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Theodore L. De Vinne Explains the Development of Woodcut Images Printed by Machinery

Photograph of De Vinne taken in 1866, when he was 38 years old.

Photograph of De Vinne taken in 1866, when he was 38 years old.

In May 1880 printer and printing writer and historian Theodore Low De Vinne published "The Growth of Wood-Cut Printing II. The Modern Method by Machines" in Scribners Monthly, Volume 20, pp. 34-45. This historically oriented article traced the development of woodcut reproduction processes as they were adapted and greatly improved for printing machines versus the hand press. Readers are referred to the digital version of De Vinne's article to which I have linked. I will comment on a few selected statements that De Vinne makes.

Having lived through the rapid developments in printing machinery versus the hand-press, De Vinne, began with a summary of the revolutionary developments in printing that occurred at the beginning of the 19th century. De Vinne begins:

"The early decline of engraving on wood must be attributed to the imperfect methods and materials of hand-press printing. If the art did not come before its time, it did wait nearly four centuries for the cuts which have most plainly shown the beautiful and usefulness of the art— for the cuts that had to be printed on printing machines of iron, and on machine-made paper. It should be noted that the iron press and iron printing machine which gave this demonstration could not have been made at a much earlier period. The invention of the machine waited for the invention of the steam-engine, and of swiftly following mechanisms which shaped and planed the metal of which it was made as it never could have been done by hand labor. When made, the machine itself could not have been used to profit without steam."

There are a number of interesting details of this opening paragraph. First, De Vinne refers to "printing machines" which was primarily an English expression. In the U.S. at the time many of the "machines" were identified simply as "presses." However, the expression printing machine does make a clearer distinction between a hand press and a mechanized press. Also, De Vinne, of course, greatly simplified the history, since we know that some of the earliest printing machines were driven by hand-cranks. He is, of course, correct, that without advances in iron production and fabrication, required for building printing machines, and steam engines, and without small steam engines to power printing machines, the technology would not have succeeded.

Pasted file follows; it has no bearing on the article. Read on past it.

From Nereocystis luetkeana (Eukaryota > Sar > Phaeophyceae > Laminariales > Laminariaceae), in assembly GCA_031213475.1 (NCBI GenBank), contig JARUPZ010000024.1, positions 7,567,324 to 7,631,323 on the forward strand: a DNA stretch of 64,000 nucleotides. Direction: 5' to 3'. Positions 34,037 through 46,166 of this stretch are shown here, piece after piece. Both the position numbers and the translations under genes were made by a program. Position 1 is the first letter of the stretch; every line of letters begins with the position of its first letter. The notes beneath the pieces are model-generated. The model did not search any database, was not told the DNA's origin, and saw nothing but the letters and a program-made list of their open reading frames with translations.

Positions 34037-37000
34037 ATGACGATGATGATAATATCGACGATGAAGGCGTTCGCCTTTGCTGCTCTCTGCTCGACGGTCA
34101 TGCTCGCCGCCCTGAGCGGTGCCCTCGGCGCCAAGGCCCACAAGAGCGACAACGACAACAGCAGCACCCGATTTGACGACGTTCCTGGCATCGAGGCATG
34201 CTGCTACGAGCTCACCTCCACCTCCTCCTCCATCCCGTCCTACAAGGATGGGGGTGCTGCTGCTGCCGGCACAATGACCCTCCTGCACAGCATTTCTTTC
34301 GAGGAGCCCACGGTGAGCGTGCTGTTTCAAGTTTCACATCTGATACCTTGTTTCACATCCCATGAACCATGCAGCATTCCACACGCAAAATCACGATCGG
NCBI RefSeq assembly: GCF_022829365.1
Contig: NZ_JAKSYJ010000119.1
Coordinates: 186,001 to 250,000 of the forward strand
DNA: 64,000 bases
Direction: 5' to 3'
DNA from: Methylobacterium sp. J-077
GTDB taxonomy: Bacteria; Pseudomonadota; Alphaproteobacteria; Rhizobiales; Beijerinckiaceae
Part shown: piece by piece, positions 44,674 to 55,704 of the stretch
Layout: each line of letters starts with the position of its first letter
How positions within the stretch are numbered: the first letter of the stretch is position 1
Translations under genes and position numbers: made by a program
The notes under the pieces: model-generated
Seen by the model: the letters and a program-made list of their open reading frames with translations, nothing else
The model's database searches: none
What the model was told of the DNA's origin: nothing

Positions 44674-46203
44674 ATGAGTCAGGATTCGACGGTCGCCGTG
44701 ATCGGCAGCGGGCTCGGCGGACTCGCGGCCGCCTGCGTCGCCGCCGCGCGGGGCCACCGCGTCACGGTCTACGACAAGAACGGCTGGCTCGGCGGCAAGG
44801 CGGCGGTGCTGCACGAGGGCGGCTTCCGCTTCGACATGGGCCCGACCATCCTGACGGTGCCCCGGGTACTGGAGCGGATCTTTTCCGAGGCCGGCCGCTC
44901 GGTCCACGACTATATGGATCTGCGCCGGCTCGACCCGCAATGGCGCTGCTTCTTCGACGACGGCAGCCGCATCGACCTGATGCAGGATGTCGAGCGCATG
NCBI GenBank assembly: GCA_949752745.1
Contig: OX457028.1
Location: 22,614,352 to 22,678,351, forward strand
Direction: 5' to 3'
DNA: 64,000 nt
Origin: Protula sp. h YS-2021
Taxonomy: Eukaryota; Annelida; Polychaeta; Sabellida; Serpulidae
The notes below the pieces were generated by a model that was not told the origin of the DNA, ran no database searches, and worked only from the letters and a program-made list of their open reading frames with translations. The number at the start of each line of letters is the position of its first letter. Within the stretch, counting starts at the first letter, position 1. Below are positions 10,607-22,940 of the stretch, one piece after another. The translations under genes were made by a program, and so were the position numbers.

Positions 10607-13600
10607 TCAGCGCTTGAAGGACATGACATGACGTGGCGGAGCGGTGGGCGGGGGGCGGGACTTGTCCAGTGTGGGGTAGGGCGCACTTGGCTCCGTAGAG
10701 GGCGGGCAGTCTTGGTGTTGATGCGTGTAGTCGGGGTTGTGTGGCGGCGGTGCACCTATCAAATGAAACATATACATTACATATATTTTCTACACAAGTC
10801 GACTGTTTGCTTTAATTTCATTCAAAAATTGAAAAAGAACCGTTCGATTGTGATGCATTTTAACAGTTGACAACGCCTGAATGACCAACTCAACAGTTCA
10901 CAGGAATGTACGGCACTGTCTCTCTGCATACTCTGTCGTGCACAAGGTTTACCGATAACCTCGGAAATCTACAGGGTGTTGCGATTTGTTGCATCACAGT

De Vinne continues:

"There is no accessible wood-cut of the first printing machine made for the London 'Times,' but it must have been a marvel of complexity, for, although it printed by one operation only one side of the sheet, it had more than one hundred pinion-wheels."

Apparently, De Vinne did not have access to the printed editions of Koenig's patents that included Koenig's schematics of his presses; nor did he have access to a copy of the 1851 pamphlet issued by Koenig & Bauer reproducing the patent drawings.

De Vinne then correctly credits Charles Knight for recognizing that woodcuts could be printed by machinery. De Vinne references the Penny Magazine, apparently unaware that Knight and the printer William Clowes issued the first books printed on a printing machine that were illustrated with woodcuts in 1829, well before they began printing the Penny Magazine in 1832. As De Vinne points out, the images in the Penny Magazine were printed from stereotype plates as regular woodcuts could not survive 200,000 impressions or anywhere near that number; whether stereotypes were used for the illustrated books printed in 1829, which presumably had circulation in only a few thousand copies, is unknown. De Vinne points out that stereotype renditions of woodcuts limited the subtlety in the rendition of images.

De Vinne then explains the advantages of electrotyping and references the Harper's Illuminated and New Pictorial Bible, in which electrotyping was first used on a large scale. He also explains the limitations of the Adams Power Press, which was so extensively used for book work in America, even though it was a mechanized platen press. Platen press, he explained, limited the ability to ink and reproduce large images accurately. The Adams Power Press, he wrote, did not go out of favor in the U.S. until the 1860s when it was gradually replaced by cylinder presses, which could print on dry paper.



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